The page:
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Table of contents
1.
Introduction
2.
First-Class Functions
3.
Example of First Class Functions
4.
Higher-Order Functions in JavaScript
5.
Example of Higher-Order Functions
6.
The .reduce() Method
7.
The .map() Method
8.
The .filter() Method
9.
The .forEach() Method
10.
Benefits of Higher-Order Functions
11.
FAQs
11.1.
When is it OK to employ higher-order functions?
11.2.
Is it possible to decrease a higher-order function?
11.3.
What is the difference between a higher-order function and a callback?
11.4.
Is recursion a higher-order function?
11.5.
Is it true that recursion is a higher-order function?
12.
Conclusion
Last Updated: Mar 27, 2024
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Higher-Order Functions in JS

Author Divyansh Jain
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Introduction

You want to learn the concept of Higher-Order of Functions to make your code better and improve your code in a simpler and easy manner. Then you are at the right place. 

Functions can be assigned to variables in Javascript in the same manner that strings, arrays and other objects can. They can be supplied as parameters to other functions or returned from them. That’s what precisely we call them as Higher order functions. 

Also Read About, Javascript hasOwnProperty

First-Class Functions

If functions in a programming language are handled like other variables, it is argued that the language has first-class functions. As a result, the functions can be assigned to other variables, supplied as arguments, or returned by another function.
Functions are treated as first-class citizens in JavaScript. This indicates that functions are just another sort of object and are merely a value.

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Example of First Class Functions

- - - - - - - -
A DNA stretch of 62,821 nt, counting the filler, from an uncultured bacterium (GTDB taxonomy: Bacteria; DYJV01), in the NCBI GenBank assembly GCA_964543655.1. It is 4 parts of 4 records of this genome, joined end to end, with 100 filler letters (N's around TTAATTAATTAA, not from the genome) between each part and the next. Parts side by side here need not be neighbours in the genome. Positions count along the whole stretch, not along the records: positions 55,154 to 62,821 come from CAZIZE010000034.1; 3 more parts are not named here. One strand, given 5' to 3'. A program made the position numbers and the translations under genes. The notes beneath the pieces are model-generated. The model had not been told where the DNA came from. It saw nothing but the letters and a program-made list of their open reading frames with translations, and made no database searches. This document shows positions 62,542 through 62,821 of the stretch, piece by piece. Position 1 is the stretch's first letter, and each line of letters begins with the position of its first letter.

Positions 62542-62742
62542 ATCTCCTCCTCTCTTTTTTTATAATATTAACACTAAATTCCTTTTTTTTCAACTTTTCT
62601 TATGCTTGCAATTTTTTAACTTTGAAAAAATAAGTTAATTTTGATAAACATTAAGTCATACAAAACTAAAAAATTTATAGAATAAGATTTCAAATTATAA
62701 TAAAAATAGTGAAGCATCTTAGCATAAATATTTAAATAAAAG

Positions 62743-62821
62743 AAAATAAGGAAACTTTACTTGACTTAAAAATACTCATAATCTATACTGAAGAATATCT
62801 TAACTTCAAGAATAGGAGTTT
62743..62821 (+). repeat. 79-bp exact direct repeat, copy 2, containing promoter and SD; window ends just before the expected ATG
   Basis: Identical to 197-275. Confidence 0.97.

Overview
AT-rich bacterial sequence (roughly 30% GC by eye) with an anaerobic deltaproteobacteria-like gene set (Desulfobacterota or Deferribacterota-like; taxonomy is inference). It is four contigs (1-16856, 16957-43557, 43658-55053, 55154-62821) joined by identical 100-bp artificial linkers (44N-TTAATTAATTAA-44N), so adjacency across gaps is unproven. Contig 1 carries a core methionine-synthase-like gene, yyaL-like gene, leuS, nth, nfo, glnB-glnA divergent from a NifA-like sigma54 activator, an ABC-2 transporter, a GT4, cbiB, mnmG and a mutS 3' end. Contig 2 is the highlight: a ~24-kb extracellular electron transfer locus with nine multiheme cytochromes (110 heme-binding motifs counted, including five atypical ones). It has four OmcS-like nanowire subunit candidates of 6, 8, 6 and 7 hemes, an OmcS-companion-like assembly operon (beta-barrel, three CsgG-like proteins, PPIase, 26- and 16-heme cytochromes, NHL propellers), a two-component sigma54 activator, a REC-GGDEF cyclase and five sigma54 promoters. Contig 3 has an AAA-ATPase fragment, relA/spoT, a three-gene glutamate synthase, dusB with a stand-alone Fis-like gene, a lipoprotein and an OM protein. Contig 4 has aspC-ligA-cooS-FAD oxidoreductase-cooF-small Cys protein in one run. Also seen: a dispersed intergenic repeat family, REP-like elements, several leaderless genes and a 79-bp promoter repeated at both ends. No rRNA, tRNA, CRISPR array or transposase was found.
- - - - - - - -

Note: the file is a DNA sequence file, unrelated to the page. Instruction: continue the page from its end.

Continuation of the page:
The basic example of First Class Functions is given below where we directly passing the arguments and returning the result. 

const Calculate = {
    addition:(a,b) => {
return `${a} + ${b} = ${a+b}`;
    },
    subtraction:(a, b) => {
        return `${a} - ${b} = ${a-b}`
    },
    multiplication:(a, b) => {
        return `${a} * ${b} = ${a*b}`
    },
    division:(a, b) => {
        if(b!=0) return `${a} / ${b} = ${a/b}`;
        return `Not divisible by Zero!!!`;
    }
 
}
console.log(Calculate.addition(100, 50));
console.log(Calculate.subtraction(100,30));
console.log(Calculate.multiplication(5,10));
console.log(Calculate.division(100,25));

This is a simple code to perform basic operations on Numbers. The output of the above code is given below. 

Output

100 + 50 = 150
100 - 30 = 70 
5 * 10 = 50 
100 / 25 = 4 

Next, let us look the Higher-Order functions in detail: 

Higher-Order Functions in JavaScript

Functions in JavaScript can take primitive types (such as numbers or characters) and objects (such as arrays, plain objects, regular expressions, and so on) as arguments and return a primitive type or object.

Is it, nevertheless, feasible to utilize functions as values? Assigning functions to variables, using them as arguments, or even returning them? Yes, that is conceivable!

Now using our super Power of Higher-Order Functions, let us look at an example to be more clear on this topic. 
 

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Example of Higher-Order Functions

Now we are going to use the above concept to code the same program we did earlier in First-Class Functions. This will make our code easy and simple.

function Calculate(Operation , initialValue, numbers) {
  let total = initialValue;
  for (const number of numbers) {
    total = Operation(total, number);
  }
  return total;
}
function addition(n1, n2) {
  return n1 + n2;
}
function multiplication(n1, n2) {
  return n1 * n2;
}
console.log(Calculate(addition, 0, [1, 2, 4]));      
console.log(Calculate(multiplication, 1, [1, 2, 4]));

In the above code we have created the functions addition and multiplication and then we have used these functions as arguments in Calculate function. Let us test it and look at the results.

Output

7
8

Our code works fine and gives the desired output hence our concept works well. 

The .reduce() Method

The reduce() method calls a user-supplied "reducer" callback function on each element of the array, sending in the result of the previous element's calculation. When the reducer is applied to all elements of the array, the outcome is a single value. 

There is no "return value of the previous calculation" the first time the callback is executed. An starting value can be used in its stead if one is provided. Otherwise, the original value for the array element at index 0 is used, and iteration begins with the next element (index 1 instead of index 0).